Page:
Education and Research Key to Reducing Preterm Babies

Our very own Sheila Spear, Registered Nurse informs us of preterm births and what each of us can do, including going for a walk!

Mother and Son PlayingEach year during the month of April, nearly 700 communities across the country come together to raise money and promote awareness of healthy pregnancies and healthy babies. This large-scale effort is the March for Babies walk put on by the March of Dimes to fund research that helps babies begin healthy lives.

In the United States, preterm birth – when a baby is born prior to 37 weeks gestation – is the leading cause of infant mortality. Approximately 450,000 babies are born preterm in the U.S. each year, and 12 percent of those babies do not survive. Sadly, the U.S. trails other developed nations in its rates of babies born preterm.

Those who do survive are at a much greater risk for developing other serious health complications, including but not limited to respiratory distress syndrome, intraventricular hemorrhaging, apnea, and infections and illness due to underdeveloped immune systems.

Why a pregnant woman goes into labor too early is not always understood. In some instances, however, preterm birth is preventable.  Educating women of childbearing age (15-44) on leading a healthy lifestyle and early signs of preterm labor have been shown to have a significant impact on reducing preterm birth rates.

Here’s what we do know about reducing the risks of preterm birth:

  • Quit smoking before or early in pregnancy
  • Eliminate elective deliveries before 39 weeks gestation; in other words, those that are not medically necessary
  • Exercise regularly, take prenatal vitamins and eat a variety of healthy foods – particularly fruits and vegetables – before and during pregnancy
  • Promote early access to prenatal care; it serves as a critical tool to educate women on how to take good care of themselves throughout their pregnancy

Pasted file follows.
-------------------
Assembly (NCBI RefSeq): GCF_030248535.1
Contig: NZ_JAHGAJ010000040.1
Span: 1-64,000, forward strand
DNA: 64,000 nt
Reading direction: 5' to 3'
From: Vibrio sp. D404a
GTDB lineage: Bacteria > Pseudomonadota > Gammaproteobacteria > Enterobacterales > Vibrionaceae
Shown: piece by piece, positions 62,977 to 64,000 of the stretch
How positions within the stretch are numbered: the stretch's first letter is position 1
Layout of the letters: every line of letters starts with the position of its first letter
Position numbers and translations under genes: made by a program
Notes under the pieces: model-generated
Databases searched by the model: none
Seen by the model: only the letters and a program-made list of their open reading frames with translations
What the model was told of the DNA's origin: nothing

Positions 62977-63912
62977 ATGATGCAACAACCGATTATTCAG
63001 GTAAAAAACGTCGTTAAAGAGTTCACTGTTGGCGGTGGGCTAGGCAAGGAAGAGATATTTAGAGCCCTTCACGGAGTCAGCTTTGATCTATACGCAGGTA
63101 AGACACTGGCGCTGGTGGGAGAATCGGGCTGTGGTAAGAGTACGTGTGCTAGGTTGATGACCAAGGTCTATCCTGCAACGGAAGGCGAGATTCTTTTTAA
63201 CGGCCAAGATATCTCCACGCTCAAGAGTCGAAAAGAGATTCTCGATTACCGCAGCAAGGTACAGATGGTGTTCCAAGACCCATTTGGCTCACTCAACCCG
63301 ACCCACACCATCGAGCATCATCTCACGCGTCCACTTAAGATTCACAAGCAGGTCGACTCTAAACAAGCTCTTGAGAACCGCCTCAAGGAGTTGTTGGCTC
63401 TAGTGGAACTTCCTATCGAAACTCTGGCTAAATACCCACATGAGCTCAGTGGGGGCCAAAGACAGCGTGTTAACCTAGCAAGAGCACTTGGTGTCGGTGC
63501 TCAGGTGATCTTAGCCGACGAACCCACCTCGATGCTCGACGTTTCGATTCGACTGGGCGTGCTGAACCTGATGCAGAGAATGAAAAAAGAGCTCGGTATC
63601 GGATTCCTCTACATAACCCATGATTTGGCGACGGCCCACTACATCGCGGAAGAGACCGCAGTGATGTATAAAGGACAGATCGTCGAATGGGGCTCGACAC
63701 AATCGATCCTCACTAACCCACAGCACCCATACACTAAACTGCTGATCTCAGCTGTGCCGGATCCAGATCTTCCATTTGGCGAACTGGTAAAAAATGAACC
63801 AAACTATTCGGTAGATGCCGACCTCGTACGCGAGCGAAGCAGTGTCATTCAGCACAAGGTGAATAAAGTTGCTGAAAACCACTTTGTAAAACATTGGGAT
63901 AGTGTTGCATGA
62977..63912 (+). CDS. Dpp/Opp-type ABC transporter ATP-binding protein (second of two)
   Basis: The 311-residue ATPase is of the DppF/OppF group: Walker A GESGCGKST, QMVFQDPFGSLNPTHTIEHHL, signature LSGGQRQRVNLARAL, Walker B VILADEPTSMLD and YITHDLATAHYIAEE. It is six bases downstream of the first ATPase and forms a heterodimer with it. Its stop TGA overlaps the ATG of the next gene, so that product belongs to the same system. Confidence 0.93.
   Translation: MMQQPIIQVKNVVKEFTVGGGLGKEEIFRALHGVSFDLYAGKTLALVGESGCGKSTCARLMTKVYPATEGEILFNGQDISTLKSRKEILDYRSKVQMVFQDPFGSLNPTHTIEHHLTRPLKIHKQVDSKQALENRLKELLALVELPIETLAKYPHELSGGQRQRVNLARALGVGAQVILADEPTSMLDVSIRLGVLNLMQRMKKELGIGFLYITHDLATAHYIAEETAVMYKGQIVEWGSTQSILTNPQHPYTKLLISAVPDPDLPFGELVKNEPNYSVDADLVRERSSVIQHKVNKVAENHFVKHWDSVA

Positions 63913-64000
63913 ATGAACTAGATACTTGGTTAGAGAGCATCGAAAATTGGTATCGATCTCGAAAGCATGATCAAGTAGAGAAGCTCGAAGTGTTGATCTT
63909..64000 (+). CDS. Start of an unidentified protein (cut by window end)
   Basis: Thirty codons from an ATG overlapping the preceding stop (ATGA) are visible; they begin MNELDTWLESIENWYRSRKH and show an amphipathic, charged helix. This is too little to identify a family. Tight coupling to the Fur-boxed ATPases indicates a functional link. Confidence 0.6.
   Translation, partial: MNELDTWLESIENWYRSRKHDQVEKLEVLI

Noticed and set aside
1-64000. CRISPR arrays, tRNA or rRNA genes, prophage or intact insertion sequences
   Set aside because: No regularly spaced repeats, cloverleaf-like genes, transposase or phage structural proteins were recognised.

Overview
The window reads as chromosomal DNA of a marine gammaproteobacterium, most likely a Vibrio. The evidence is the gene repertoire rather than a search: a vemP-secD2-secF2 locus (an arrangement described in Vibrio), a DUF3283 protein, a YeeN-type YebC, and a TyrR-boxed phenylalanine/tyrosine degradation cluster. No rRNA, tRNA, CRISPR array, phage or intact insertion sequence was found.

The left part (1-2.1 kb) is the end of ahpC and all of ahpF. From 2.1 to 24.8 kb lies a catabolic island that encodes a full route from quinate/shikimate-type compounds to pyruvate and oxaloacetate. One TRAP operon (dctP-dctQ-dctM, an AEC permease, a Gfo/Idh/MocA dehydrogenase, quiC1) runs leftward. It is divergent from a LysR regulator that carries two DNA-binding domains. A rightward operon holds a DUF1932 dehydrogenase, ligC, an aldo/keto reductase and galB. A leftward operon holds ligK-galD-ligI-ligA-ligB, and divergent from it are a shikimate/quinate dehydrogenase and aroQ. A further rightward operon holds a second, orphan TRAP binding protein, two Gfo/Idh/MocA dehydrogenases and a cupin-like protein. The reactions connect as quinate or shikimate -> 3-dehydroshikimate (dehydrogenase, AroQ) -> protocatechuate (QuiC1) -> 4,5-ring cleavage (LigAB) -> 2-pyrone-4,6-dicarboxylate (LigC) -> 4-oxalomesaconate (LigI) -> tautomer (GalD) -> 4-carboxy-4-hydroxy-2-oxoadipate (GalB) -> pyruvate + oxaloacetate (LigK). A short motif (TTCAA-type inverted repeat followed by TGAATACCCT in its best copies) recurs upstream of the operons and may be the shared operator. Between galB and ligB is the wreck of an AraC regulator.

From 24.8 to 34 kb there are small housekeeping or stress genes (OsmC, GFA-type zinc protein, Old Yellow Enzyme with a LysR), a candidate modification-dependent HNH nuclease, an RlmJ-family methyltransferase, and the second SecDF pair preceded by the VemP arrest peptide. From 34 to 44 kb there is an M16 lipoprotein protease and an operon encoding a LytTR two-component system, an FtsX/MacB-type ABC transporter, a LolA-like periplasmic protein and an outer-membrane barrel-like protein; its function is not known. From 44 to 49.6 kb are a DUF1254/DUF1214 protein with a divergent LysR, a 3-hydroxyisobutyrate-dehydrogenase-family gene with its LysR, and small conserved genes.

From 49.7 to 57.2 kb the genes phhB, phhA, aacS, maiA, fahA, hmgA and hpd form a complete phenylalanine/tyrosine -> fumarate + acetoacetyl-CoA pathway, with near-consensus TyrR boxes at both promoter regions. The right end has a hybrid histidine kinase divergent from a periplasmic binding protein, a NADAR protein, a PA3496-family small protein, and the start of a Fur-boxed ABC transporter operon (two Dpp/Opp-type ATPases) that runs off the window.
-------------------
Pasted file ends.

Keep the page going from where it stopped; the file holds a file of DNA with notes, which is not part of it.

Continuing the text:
• Early prenatal care, in the first 8-10 weeks, also identifies and manages women’s risk factors and health conditions
  • Screen for anxiety and depression in early and mid-pregnancy
  • Support women with substance abuse problems in getting the help they need to stop abusing drugs and alcohol
  • Educate women on the early warning signs and symptoms of preterm labor so that they seek medical attention early
  • Encourage the use of stress management and relaxation techniques (stress hormones can increase risk of preterm birth)

Women with health insurance more than likely have access to prenatal care, as well as programs and services to help reduce the risk of preterm birth. Most health insurance providers offer additional support programs and women are encouraged to take advantage of these resources when they are available. For example, PacificSource Health Plans offers a Prenatal Program for its members designed to encourage early and ongoing prenatal care, and to provide support to pregnant women in understanding their healthcare benefits.

While preventive measures are critical steps we as a community can take toward reducing the rate of babies born prematurely, there is still much that we, as medical professionals, do not understand about why preterm births occur and everything that can be done to prevent them.

marchofdimes_webBy supporting organizations and events like the March for Babies walk, you can be part of a nationwide effort to fund further research aimed at helping moms have healthy, full-term pregnancies. Consider donating to or taking part in March for Babies. The 2015 events are noncompetitive 5-kilometer walks, and multiple events are being held throughout Oregon, Idaho, and Montana. Visit marchforbabies.org for more information.

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